“At least for posterity, I had all the members … write up an internal report memorializing everything we found, our conclusions, and the limitations on the investigation,” Weissman claims, “and provided it to the other team leaders as well as had it maintained in our files.”
Training materials for the Springfield, Mo., school district told teachers they could be engaging in white supremacy simply by insisting the English language be used or calling police on a black suspect, according to records released under a freedom of information request.
The materials, provided to Just the News, include a 40-plus slide training deck that proclaimed its goal was to train teachers on how to address “systemic racism and xenophobia” in the school district and to understand the difference between oppressors and the oppressed. Critics say the slide deck is part of a larger Critical Race Theory curriculum that parents are increasingly rejecting.
It included an “oppression matrix” that identified privileged social groups capable of oppression as including “white people,” “male assigned at birth,” “gender conforming CIS men and women,” “heterosexuals,” “rich, upper-class people” and “Protestants.”
A new timeline of events in the controversial National School Boards Association (NSBA) letter to Attorney General Merrick Garland shows that the NSBA was in contact with the White House before sending the letter to President Joe Biden.
Emails obtained by a Freedom of Information Act (FOIA) from the group called Parents Defending Education request show that NSBA President Viola Garcia sent a memo to state NSBA chapters on October 12 describing its work against parents who were protesting at school board meetings nationwide. Some of those protests regarded mask mandates and liberal activism within schools.
Whistleblowers—and the truths they tell—far too often become the first casualties in the clash of bigger forces with other agendas. People tend to oversimplify complex stories to fit their preferred political narrative or to protect their own interests.
If the facts do not fit neatly into a convenient set of preconceptions, too often they are ignored, dismissed, or twisted to cater to well-known biases. This tactic is common among those who are the subject of whistleblower disclosures. They often attempt to change the subject to avoid accountability by pointing a finger at the whistleblower, even if they don’t know who it is.
It’s probably just a “disgruntled employee” who has “an axe to grind.” The implication is that there is no need to look into it. Nothing to see here. Move along.
Members of the media pressured officials when Capitol Police Officer Brian Sicknick’s autopsy contravened the popular narrative that he essentially was beaten to death during the Jan. 6 Capitol riot, according to records obtained by Judicial Watch.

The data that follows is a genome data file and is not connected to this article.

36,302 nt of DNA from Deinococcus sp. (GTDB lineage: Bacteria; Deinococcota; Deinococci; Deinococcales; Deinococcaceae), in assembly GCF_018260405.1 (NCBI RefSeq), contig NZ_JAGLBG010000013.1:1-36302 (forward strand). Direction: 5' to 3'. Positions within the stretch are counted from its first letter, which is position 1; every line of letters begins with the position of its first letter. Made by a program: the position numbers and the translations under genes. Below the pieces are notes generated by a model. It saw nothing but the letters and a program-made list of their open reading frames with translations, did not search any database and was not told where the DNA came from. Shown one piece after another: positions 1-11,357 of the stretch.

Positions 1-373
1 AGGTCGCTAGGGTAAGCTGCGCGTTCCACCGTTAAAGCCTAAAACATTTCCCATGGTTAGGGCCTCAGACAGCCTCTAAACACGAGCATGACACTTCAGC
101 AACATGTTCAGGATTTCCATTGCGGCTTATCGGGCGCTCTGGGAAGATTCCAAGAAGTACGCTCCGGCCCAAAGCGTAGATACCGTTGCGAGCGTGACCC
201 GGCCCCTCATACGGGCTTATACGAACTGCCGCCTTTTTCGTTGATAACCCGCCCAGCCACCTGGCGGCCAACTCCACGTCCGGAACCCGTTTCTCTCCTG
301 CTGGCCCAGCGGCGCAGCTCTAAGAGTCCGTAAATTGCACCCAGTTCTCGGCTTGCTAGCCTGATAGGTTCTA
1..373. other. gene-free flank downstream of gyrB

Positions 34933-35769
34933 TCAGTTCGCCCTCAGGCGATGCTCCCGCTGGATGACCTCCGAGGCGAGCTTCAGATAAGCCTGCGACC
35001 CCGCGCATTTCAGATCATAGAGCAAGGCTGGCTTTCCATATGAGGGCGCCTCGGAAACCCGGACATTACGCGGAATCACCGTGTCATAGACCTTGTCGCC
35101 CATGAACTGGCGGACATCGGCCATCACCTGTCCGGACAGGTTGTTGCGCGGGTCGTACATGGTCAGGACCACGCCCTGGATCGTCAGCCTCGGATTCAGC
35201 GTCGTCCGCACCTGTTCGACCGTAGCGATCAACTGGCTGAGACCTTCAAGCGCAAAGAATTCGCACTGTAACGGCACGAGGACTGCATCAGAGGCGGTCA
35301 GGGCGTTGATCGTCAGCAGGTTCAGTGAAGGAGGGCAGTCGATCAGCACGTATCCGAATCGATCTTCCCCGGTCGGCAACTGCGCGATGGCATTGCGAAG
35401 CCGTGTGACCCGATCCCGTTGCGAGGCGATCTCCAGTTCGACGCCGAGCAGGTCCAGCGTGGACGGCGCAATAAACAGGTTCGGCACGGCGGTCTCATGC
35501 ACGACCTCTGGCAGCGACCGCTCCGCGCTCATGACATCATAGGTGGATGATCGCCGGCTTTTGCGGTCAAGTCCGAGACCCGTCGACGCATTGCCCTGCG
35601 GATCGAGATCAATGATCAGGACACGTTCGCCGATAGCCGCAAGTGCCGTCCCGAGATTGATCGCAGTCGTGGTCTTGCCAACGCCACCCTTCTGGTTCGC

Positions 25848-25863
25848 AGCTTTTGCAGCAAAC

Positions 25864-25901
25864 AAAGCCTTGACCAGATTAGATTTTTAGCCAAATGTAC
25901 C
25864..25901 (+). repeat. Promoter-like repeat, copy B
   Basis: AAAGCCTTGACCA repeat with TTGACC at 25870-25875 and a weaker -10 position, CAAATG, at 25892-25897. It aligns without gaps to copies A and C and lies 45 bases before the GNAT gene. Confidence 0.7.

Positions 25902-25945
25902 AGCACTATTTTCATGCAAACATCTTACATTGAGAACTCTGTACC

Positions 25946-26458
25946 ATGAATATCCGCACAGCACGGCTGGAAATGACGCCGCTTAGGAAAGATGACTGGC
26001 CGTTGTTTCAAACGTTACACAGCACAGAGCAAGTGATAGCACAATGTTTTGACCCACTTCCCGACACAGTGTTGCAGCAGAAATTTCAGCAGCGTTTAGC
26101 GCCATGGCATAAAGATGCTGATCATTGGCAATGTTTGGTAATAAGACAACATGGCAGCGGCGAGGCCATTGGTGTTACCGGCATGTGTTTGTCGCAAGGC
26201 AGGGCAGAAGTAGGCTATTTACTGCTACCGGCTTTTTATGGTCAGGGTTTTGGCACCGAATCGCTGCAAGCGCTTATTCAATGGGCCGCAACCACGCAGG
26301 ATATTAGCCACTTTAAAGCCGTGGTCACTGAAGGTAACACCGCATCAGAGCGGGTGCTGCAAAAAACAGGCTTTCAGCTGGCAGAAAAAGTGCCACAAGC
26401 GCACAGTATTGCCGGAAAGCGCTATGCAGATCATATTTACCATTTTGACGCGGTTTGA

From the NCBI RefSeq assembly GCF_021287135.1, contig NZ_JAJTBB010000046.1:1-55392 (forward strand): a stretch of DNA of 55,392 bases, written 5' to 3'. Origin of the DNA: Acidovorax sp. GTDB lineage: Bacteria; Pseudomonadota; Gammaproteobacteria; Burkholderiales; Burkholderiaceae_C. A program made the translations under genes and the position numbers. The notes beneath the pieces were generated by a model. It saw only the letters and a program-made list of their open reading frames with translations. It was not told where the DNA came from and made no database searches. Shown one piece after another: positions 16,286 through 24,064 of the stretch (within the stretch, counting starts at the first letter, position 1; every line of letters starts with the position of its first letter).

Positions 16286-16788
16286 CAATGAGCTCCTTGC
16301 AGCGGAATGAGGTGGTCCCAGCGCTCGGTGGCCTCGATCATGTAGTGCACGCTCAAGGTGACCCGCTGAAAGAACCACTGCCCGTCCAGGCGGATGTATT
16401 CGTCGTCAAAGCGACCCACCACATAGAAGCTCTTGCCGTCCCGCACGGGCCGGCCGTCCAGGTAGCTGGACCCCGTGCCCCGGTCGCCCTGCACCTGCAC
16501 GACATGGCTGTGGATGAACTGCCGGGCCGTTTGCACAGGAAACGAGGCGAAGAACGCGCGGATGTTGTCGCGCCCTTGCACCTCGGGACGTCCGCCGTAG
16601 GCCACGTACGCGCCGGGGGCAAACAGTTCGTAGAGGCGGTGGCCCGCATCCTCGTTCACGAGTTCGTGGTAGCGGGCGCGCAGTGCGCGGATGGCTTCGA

Journalists challenged the Washington, D.C. medical examiner’s office regarding its finding that Sicknick in fact died of natural causes, according to those records.
The watchdog organization acquired the records via a Freedom of Information Act (FOIA) lawsuit, a spokesperson confirmed. The records include emails from journalists asking about the autopsy report that was released some three months after Officer Sicknick died.
A group of Michigan parents was asked to fork over approximately $400,000 by the Forest Hills Public Schools before the district would comply with a Freedom of Information Act request they had submitted. The district later lowered the cost to about $2,200.
The FOIA was sent to FHPS on May 11. The request sought “any and all writings” that used such words as equity, diversity and inclusion.
The widower of Ashi Babbitt, the Air Force veteran who was killed by a Capitol Police officer on January 6th, has filed a lawsuit seeking to finally uncover the name of the guilty officer, the New York Post reports.
Aaron Babbitt filed the lawsuit in the Washington D.C. Superior Court, demanding all information related to his wife’s murder, including video footage and statements from witnesses to the incident, in addition to seeking the identity of the officer who fired the fatal shot. Separately from this lawsuit, Babbitt’s family has filed a wrongful death lawsuit for $12 million against the Capitol Police, according to the Babbitt family’s attorney Terry Roberts.
Babbitt had previously filed a Freedom of Information Act (FOIA) request with the D.C. Metropolitan Police Department (MPD), but the MPD failed to respond by the original May 12th deadline, by which time they either had to provide the material or give a formal response explaining why they could not hand over the materials.